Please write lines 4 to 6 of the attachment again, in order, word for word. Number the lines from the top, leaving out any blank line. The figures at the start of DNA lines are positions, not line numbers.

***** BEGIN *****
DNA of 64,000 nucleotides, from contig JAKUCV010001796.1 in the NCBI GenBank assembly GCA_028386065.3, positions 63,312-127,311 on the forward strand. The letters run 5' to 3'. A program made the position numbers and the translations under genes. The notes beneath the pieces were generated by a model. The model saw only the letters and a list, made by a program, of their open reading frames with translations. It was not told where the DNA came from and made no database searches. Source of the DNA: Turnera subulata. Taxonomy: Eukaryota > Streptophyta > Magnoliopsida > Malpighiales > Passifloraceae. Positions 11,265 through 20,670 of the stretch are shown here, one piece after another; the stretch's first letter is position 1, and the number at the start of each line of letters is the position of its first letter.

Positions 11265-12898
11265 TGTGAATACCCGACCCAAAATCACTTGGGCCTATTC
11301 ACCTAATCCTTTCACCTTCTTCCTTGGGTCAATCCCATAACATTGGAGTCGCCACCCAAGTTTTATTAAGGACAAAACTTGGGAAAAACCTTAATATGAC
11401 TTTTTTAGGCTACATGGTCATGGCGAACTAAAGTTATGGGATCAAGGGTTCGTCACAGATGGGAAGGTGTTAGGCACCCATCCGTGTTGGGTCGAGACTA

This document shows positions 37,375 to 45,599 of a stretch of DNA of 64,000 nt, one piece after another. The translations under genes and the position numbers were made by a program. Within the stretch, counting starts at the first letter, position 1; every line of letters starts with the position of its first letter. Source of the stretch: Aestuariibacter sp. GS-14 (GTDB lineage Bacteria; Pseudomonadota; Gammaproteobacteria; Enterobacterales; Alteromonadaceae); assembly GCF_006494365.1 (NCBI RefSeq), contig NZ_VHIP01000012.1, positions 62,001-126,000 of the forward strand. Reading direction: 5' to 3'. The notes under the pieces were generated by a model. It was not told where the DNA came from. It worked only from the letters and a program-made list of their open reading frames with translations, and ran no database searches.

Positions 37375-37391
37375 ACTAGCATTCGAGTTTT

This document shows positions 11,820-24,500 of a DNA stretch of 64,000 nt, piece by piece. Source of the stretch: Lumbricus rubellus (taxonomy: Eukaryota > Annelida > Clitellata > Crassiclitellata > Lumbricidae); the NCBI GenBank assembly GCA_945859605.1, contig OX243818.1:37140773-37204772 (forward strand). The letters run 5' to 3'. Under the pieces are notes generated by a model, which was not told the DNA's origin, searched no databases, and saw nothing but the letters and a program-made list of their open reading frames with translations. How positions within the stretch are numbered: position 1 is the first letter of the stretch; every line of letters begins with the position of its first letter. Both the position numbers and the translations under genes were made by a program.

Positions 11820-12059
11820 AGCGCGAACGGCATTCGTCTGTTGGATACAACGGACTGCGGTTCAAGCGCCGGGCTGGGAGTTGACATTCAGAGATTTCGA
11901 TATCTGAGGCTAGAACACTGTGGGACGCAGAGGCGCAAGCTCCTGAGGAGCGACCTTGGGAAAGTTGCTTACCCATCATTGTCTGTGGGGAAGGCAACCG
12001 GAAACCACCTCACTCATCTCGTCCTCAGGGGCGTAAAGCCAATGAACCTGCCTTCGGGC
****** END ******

11301 ACCTAATCCTTTCACCTTCTTCCTTGGGTCAATCCCATAACATTGGAGTCGCCACCCAAGTTTTATTAAGGACAAAACTTGGGAAAAACCTTAATATGAC
11401 TTTTTTAGGCTACATGGTCATGGCGAACTAAAGTTATGGGATCAAGGGTTCGTCACAGATGGGAAGGTGTTAGGCACCCATCCGTGTTGGGTCGAGACTA

This document shows positions 37,375 to 45,599 of a stretch of DNA of 64,000 nt, one piece after another. The translations under genes and the position numbers were made by a program. Within the stretch, counting starts at the first letter, position 1; every line of letters starts with the position of its first letter. Source of the stretch: Aestuariibacter sp. GS-14 (GTDB lineage Bacteria; Pseudomonadota; Gammaproteobacteria; Enterobacterales; Alteromonadaceae); assembly GCF_006494365.1 (NCBI RefSeq), contig NZ_VHIP01000012.1, positions 62,001-126,000 of the forward strand. Reading direction: 5' to 3'. The notes under the pieces were generated by a model. It was not told where the DNA came from. It worked only from the letters and a program-made list of their open reading frames with translations, and ran no database searches.